In Oaxaca, A Place For Friends

oaxaca

Sundays in Oaxaca are quiet. The stores are closed; the streets empty.

There is buzz around the churches, as families mill in and out dressed in their Sunday best. Near the Zocalo, children play with oversized balloons, pushing them high into the sky.

But otherwise, the city is silent.

On a recent Sunday, I decided to embrace the calm and seek a quiet resting place where I could sit with a healthy meal, an iced coffee and the words of Carlos Fuentes. The spots I had in mind were closed, so I wandered the streets until I caught sight of an entryway leading into a courtyard shaded in bougainvillea. “Yoga, vegetarian food,” the chalkboard sign read. I had found my place.

I entered and asked for a table. The kind-eyed host explained to me that here, they do things differently, that this is a place for friends. She asked if I wouldn’t mind sharing a table, and she gestured toward my new seatmate: an elderly gringo in khakis and a Panama hat.Inwardly, I groaned. The last thing I wanted was forced conversation with a senior citizen. I wanted to feel Mexico, not be reminded of home.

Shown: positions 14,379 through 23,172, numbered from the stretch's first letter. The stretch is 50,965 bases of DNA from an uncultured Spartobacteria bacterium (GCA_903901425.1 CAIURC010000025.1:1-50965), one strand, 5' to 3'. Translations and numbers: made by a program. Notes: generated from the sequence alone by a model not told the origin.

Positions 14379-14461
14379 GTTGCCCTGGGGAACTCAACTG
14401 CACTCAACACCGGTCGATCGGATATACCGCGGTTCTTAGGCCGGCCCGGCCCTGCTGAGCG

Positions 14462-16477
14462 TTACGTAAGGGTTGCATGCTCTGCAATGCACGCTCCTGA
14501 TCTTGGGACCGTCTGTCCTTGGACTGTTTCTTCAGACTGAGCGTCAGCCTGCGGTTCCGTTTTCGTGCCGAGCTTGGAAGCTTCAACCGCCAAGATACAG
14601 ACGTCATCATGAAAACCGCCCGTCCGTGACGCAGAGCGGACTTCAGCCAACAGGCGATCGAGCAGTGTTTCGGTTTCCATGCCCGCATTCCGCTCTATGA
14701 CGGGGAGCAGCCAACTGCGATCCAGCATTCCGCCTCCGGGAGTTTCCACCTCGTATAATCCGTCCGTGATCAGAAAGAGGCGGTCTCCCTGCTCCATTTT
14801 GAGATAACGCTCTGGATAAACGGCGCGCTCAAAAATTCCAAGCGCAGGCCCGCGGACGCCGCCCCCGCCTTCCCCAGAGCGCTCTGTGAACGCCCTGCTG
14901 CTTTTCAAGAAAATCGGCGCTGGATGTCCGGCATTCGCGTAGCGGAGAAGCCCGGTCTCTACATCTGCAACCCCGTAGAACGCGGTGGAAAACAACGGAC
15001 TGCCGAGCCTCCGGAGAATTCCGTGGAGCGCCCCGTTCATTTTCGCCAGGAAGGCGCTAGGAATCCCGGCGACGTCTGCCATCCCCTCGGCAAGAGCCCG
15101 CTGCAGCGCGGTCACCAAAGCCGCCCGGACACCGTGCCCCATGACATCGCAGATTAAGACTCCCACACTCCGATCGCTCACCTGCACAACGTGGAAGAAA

Outwardly, I smiled and sat down.

De donde es?” he asked.

De los Estados Unidos,” I replied.

“Oh, you’re American,” he laughed. “Could’ve fooled me.”

Uh-huh. I pulled out my book and set it on the table.

“Where in the States are you from?”

“New York.”

“Oh, I lived in New York. In Manhattan?”

“Yes, the East Village.”

He laughed. “I used to live right near you, on 4th between B and C. But this was a long time ago, in the 1960s.”

Now he had my attention. You had to be a certain kind of person to live in the East Village in the 1960s.

“Do you know Allen Ginsberg? The poet?”

I nodded. I only idolized him.

“He was my neighbor.”